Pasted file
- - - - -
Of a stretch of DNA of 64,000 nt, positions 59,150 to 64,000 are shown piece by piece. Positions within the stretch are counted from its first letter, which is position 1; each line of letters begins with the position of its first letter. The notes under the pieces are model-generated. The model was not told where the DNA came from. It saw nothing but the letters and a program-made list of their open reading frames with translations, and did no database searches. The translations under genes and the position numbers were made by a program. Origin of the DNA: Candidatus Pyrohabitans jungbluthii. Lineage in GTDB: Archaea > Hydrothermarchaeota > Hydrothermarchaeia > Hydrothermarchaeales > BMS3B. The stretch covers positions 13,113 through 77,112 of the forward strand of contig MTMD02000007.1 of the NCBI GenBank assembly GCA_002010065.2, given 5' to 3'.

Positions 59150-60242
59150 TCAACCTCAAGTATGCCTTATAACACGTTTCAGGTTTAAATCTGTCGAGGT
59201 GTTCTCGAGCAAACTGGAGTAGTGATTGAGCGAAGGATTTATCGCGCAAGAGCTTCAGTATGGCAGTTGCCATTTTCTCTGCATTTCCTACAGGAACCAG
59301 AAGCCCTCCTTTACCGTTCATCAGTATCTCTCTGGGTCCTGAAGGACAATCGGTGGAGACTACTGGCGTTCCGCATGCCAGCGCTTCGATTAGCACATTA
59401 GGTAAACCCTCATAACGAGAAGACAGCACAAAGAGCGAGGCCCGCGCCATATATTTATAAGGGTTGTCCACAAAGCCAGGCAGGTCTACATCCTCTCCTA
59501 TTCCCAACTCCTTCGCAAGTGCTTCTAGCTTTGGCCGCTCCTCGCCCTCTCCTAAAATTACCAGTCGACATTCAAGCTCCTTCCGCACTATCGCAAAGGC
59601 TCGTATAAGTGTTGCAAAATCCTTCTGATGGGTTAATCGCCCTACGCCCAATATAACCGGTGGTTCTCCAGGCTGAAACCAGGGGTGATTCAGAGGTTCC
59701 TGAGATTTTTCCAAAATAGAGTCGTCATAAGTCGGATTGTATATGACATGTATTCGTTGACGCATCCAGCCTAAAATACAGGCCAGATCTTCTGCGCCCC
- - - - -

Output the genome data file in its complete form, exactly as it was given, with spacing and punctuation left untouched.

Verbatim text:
Of a stretch of DNA of 64,000 nt, positions 59,150 to 64,000 are shown piece by piece. Positions within the stretch are counted from its first letter, which is position 1; each line of letters begins with the position of its first letter. The notes under the pieces are model-generated. The model was not told where the DNA came from. It saw nothing but the letters and a program-made list of their open reading frames with translations, and did no database searches. The translations under genes and the position numbers were made by a program. Origin of the DNA: Candidatus Pyrohabitans jungbluthii. Lineage in GTDB: Archaea > Hydrothermarchaeota > Hydrothermarchaeia > Hydrothermarchaeales > BMS3B. The stretch covers positions 13,113 through 77,112 of the forward strand of contig MTMD02000007.1 of the NCBI GenBank assembly GCA_002010065.2, given 5' to 3'.

Positions 59150-60242
59150 TCAACCTCAAGTATGCCTTATAACACGTTTCAGGTTTAAATCTGTCGAGGT
59201 GTTCTCGAGCAAACTGGAGTAGTGATTGAGCGAAGGATTTATCGCGCAAGAGCTTCAGTATGGCAGTTGCCATTTTCTCTGCATTTCCTACAGGAACCAG
59301 AAGCCCTCCTTTACCGTTCATCAGTATCTCTCTGGGTCCTGAAGGACAATCGGTGGAGACTACTGGCGTTCCGCATGCCAGCGCTTCGATTAGCACATTA
59401 GGTAAACCCTCATAACGAGAAGACAGCACAAAGAGCGAGGCCCGCGCCATATATTTATAAGGGTTGTCCACAAAGCCAGGCAGGTCTACATCCTCTCCTA
59501 TTCCCAACTCCTTCGCAAGTGCTTCTAGCTTTGGCCGCTCCTCGCCCTCTCCTAAAATTACCAGTCGACATTCAAGCTCCTTCCGCACTATCGCAAAGGC
59601 TCGTATAAGTGTTGCAAAATCCTTCTGATGGGTTAATCGCCCTACGCCCAATATAACCGGTGGTTCTCCAGGCTGAAACCAGGGGTGATTCAGAGGTTCC
59701 TGAGATTTTTCCAAAATAGAGTCGTCATAAGTCGGATTGTATATGACATGTATTCGTTGACGCATCCAGCCTAAAATACAGGCCAGATCTTCTGCGCCCC